A command consists of two parts: a name and its arguments. The command name is the name used to start the command. The name is usually the name of a file which can be executed. The only exceptions are commands which are built-in to the shell. These commands are documented in the Chapter called Builtin Command Reference. Any shell utility command with a filetype of EXE, SYS16, or EXEC, can be executed in this fashion. The command name must be separated from the command arguments with a space.
The command arguments are parameters that the command takes as data to work with (In Applesoft BASIC, "HELLO WORLD" would be an argument for the PRINT command). Command arguments are separated from each other with a space. Note that although arguments extend the usefulness of a command, not all commands have arguments. Any arguments entered after the command will be passed by the shell to the program when it starts exectuting.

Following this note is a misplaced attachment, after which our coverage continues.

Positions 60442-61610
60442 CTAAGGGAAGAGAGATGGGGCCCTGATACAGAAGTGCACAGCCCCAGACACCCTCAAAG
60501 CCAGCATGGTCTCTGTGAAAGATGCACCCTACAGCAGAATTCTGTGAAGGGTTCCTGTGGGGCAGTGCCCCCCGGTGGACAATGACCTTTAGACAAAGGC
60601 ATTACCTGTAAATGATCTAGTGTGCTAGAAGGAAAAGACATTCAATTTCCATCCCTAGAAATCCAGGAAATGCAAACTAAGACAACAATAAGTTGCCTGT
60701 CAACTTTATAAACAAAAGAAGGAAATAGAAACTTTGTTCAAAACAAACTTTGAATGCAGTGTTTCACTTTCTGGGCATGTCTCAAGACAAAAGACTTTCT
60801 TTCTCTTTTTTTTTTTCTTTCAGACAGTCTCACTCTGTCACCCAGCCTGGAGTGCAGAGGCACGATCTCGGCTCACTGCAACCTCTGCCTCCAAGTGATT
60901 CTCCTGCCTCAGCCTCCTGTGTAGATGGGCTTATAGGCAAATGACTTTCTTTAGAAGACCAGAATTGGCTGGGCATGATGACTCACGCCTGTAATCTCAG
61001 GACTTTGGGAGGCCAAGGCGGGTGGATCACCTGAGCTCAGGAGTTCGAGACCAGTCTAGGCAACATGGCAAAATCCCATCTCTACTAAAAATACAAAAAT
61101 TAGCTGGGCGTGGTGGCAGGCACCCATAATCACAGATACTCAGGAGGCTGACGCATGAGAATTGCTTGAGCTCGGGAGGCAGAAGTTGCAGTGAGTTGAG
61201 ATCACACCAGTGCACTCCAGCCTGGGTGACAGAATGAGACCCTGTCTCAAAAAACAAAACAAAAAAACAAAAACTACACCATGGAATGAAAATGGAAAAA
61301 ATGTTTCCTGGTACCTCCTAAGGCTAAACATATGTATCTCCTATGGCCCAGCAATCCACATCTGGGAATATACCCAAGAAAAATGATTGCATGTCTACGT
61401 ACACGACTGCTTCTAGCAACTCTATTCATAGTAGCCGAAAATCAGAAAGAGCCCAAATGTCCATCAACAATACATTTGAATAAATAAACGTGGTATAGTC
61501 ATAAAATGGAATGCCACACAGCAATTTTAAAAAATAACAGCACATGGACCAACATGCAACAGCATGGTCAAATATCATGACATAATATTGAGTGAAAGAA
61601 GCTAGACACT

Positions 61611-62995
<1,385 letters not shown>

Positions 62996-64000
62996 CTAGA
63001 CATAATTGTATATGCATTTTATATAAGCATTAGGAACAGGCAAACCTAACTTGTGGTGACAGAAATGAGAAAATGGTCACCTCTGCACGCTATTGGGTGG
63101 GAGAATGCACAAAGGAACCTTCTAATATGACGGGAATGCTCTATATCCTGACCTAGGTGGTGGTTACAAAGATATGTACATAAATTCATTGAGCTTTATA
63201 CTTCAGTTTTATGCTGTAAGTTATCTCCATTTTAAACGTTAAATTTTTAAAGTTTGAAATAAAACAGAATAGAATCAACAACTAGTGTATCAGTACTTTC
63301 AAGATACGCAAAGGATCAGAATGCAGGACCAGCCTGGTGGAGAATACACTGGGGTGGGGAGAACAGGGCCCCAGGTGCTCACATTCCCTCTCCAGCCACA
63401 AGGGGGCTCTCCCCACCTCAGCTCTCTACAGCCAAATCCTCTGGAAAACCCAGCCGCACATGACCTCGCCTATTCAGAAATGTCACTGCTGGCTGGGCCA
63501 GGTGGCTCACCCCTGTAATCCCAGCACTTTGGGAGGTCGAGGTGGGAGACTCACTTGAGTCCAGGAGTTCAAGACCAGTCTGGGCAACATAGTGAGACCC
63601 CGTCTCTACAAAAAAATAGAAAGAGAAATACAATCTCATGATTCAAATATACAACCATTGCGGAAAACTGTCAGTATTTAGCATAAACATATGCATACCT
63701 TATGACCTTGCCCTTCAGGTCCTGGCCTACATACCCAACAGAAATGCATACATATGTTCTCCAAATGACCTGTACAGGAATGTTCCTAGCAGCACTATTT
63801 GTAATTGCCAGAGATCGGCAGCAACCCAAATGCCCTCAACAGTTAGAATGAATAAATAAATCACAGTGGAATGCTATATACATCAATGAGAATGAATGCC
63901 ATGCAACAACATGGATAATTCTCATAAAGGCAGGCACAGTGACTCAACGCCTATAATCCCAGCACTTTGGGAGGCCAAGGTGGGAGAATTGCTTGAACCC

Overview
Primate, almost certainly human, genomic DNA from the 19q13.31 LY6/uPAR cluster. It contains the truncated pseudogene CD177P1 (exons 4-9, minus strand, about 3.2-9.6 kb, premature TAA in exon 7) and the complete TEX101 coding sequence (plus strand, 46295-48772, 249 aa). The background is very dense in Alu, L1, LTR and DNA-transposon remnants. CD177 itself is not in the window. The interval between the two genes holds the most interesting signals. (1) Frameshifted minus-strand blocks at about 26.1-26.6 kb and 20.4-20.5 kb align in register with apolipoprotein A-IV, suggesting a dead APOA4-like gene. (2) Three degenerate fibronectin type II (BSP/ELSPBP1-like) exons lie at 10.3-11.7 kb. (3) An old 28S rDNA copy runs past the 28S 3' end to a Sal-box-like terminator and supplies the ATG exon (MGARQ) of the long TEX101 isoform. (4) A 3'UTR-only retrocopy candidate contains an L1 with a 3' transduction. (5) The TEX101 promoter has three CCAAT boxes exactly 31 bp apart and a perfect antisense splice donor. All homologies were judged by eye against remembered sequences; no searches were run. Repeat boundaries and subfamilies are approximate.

The examples below use the following commands:
At the simplest level the user enters commands to the shell by typing them on the keyboard. gsh includes a command-line editor to help the user enter and edit commands. The editor also provides a way to modify and execute previous commands. Additionally the editor can help complete the names of commands, filenames and variables.